Smartphones are useful for sharing pictures, texting, getting directions, checking email, listening to music, checking Facebook, and, occasionally, having a conversation with someone in another place. The downside is that most of us spend far too much time on our smartphones. Apps and games are designed to be addictive and drive engagement so the platforms can sell more ads. As a result, people spend more time looking at their phones than is prudent, or even safe. How many times have you seen someone looking at her phone while driving 80 miles per hour on the interstate?

For many people, using their smartphones is more than a habit; it’s an addiction. They check their phones compulsively every few minutes. And if they can’t check their phones, they get anxious and irritable. This should be of particular concern to anyone with a history of addiction. Addiction transfer is common in recovery. People give up one addiction and pick up another. It might be coffee, sugar, exercise, or smartphones.

Studies have shown that certain personality traits may predict your vulnerability to smartphone addiction. The “Five Factor Model” or “Big 5” is an inventory of personality traits commonly used in psychology. You can remember the Big 5 traits by the acronym OCEAN–Openness, Conscientiousness, Extraversion, Agreeableness, and Neuroticism. People who are prone to smartphone addiction tend to score high on neuroticism and low on agreeableness and conscientiousness.

This makes sense in many ways. Someone who scores high on conscientiousness, for example, is not likely to endanger herself and others by checking Facebook while driving on the interstate. Someone low in conscientiousness, on the other hand, will lack the impulse control to ignore an alert while driving. Someone high in neuroticism is likely to be restless and want a distraction from gnawing worries. Someone low in agreeableness and conscientiousness sees every Facebook post as an invitation to a political argument.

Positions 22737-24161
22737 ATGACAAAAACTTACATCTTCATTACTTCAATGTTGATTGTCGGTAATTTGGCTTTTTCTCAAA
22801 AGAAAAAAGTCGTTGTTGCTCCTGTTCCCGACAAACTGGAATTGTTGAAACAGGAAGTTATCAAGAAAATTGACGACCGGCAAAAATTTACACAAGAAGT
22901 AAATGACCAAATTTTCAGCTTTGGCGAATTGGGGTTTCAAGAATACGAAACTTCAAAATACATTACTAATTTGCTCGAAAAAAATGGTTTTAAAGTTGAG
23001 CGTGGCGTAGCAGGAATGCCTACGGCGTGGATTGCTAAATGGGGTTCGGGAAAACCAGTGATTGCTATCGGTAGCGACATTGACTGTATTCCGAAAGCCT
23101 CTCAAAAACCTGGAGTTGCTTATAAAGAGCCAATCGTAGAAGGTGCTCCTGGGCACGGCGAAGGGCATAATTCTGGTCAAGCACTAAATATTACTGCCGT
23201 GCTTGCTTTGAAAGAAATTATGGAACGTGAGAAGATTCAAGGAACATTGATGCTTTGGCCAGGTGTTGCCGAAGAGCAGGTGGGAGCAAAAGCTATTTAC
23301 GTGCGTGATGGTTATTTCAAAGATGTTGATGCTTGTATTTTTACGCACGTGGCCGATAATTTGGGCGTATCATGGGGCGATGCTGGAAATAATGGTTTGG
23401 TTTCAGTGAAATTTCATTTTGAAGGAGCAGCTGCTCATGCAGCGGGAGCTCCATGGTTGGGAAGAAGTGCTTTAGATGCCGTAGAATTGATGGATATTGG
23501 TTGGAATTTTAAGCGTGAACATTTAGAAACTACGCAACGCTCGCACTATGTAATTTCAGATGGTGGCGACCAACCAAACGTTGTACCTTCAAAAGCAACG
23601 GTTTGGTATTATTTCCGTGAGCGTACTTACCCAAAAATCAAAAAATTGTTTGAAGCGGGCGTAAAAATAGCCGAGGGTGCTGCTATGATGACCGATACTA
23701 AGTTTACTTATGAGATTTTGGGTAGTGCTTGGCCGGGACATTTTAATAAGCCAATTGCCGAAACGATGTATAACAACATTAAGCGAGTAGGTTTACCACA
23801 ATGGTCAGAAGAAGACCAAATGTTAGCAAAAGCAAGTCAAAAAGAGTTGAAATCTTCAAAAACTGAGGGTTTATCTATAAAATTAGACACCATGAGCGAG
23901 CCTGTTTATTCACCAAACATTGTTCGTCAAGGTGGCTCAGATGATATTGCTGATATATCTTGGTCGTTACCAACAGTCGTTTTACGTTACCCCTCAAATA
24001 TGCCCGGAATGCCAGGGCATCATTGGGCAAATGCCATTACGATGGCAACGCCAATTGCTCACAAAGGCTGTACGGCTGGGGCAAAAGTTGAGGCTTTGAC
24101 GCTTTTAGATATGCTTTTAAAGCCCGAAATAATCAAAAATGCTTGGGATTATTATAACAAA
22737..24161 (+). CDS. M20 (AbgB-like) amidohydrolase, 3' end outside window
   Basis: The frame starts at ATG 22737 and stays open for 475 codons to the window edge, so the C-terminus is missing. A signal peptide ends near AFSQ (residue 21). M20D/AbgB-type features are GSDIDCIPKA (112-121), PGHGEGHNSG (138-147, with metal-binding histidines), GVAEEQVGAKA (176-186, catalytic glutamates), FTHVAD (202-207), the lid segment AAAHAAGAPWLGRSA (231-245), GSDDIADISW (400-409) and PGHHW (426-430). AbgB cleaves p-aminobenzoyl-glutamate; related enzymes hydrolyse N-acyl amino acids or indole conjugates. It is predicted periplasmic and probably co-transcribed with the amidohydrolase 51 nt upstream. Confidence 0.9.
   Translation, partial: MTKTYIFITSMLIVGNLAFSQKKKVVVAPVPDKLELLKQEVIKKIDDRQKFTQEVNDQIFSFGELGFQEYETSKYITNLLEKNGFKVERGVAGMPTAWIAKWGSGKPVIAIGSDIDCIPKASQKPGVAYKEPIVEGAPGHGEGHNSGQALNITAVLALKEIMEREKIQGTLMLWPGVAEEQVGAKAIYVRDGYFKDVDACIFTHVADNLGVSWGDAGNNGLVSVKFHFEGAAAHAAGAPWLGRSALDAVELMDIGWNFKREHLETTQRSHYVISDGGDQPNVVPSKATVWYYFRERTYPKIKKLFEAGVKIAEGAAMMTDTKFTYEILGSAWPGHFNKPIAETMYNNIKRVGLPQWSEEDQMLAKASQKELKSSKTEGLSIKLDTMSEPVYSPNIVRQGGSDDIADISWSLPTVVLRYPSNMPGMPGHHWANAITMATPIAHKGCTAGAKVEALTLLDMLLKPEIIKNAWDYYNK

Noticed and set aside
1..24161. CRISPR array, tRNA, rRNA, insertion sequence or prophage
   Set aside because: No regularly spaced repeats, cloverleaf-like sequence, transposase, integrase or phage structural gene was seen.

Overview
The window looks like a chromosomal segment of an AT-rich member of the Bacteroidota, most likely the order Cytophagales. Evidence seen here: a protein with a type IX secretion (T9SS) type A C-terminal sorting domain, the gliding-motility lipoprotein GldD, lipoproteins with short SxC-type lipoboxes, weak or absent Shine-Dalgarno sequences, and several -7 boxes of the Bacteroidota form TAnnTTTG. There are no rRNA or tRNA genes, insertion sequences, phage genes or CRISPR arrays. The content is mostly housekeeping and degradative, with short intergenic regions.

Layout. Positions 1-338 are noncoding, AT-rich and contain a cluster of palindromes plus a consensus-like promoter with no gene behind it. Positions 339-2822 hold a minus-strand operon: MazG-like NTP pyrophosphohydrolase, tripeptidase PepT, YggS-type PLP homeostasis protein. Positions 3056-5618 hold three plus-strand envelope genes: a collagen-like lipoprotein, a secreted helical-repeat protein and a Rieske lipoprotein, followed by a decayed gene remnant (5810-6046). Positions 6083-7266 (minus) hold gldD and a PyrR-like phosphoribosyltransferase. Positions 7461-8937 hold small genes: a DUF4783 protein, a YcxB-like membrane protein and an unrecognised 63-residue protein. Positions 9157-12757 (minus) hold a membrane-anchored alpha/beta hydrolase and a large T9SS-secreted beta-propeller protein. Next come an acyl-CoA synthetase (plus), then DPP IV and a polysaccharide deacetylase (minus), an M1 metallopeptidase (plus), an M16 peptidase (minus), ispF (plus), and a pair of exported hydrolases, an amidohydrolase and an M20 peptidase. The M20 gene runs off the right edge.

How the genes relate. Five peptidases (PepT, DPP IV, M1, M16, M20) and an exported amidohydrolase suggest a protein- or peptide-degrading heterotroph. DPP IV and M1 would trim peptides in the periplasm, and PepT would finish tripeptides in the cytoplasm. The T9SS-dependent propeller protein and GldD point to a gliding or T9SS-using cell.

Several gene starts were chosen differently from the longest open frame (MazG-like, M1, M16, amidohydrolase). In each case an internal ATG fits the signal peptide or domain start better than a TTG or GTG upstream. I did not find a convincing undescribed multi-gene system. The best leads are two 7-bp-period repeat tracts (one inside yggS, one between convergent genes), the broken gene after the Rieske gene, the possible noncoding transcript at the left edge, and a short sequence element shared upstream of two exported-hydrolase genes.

The one anomalous result is that people who are both highly conscientious and agreeable are actually more likely to be addicted to their smartphones. This might be because they feel a greater urgency to respond to friends and family on text, chat, and social media.

Whatever the reasons for smartphone addiction, it can be very unhealthy. Not only is it a danger while driving, but like any addiction, it can cause you to spend time on your phone instead of meeting your obligations. Greater social media engagement has also been linked to more feelings of depression.

The good news is that conscientiousness is one of the more malleable personality traits, and it typically increases as you get older. You can become more conscientious, and thus less prone to smartphone and other addictions, simply by consistently trying to be more conscientious. That means showing up on time, keeping a reasonable schedule, and using even small opportunities to practice willpower.

Located in downtown Midland, The Springboard Center’s mission is to offer programs and services to treat alcohol and drug addiction treatment using an evidence based curriculum, 12 step programs, diet, nutrition, exercise, emotional, mental and spiritual development for a long recovery. For more information, please call us at 432-620-0255 as we are open 24 hours a day, 7 days a week.